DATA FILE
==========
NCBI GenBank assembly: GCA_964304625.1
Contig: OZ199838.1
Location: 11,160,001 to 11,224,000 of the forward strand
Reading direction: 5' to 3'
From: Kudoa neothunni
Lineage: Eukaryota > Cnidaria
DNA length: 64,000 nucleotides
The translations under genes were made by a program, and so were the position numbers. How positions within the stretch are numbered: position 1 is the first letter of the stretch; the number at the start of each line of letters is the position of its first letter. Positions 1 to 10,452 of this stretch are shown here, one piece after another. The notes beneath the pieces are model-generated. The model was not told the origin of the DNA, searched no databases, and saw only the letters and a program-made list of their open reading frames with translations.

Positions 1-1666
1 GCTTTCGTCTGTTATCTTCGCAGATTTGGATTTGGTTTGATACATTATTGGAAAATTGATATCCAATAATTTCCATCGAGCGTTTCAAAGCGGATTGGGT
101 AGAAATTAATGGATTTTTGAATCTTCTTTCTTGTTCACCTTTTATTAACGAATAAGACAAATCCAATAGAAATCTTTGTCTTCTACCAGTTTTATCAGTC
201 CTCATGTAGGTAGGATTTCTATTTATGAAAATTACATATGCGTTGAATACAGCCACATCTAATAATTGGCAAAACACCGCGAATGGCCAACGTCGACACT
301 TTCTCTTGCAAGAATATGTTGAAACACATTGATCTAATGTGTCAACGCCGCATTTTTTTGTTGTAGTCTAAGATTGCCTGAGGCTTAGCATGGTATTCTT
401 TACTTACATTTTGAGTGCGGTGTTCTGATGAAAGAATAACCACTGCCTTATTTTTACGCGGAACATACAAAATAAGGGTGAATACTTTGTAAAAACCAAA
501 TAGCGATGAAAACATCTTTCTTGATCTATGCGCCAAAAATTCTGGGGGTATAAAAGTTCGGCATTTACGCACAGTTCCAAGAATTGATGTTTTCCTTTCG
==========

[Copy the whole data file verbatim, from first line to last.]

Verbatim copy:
NCBI GenBank assembly: GCA_964304625.1
Contig: OZ199838.1
Location: 11,160,001 to 11,224,000 of the forward strand
Reading direction: 5' to 3'
From: Kudoa neothunni
Lineage: Eukaryota > Cnidaria
DNA length: 64,000 nucleotides
The translations under genes were made by a program, and so were the position numbers. How positions within the stretch are numbered: position 1 is the first letter of the stretch; the number at the start of each line of letters is the position of its first letter. Positions 1 to 10,452 of this stretch are shown here, one piece after another. The notes beneath the pieces are model-generated. The model was not told the origin of the DNA, searched no databases, and saw only the letters and a program-made list of their open reading frames with translations.

Positions 1-1666
1 GCTTTCGTCTGTTATCTTCGCAGATTTGGATTTGGTTTGATACATTATTGGAAAATTGATATCCAATAATTTCCATCGAGCGTTTCAAAGCGGATTGGGT
101 AGAAATTAATGGATTTTTGAATCTTCTTTCTTGTTCACCTTTTATTAACGAATAAGACAAATCCAATAGAAATCTTTGTCTTCTACCAGTTTTATCAGTC
201 CTCATGTAGGTAGGATTTCTATTTATGAAAATTACATATGCGTTGAATACAGCCACATCTAATAATTGGCAAAACACCGCGAATGGCCAACGTCGACACT
301 TTCTCTTGCAAGAATATGTTGAAACACATTGATCTAATGTGTCAACGCCGCATTTTTTTGTTGTAGTCTAAGATTGCCTGAGGCTTAGCATGGTATTCTT
401 TACTTACATTTTGAGTGCGGTGTTCTGATGAAAGAATAACCACTGCCTTATTTTTACGCGGAACATACAAAATAAGGGTGAATACTTTGTAAAAACCAAA
501 TAGCGATGAAAACATCTTTCTTGATCTATGCGCCAAAAATTCTGGGGGTATAAAAGTTCGGCATTTACGCACAGTTCCAAGAATTGATGTTTTCCTTTCG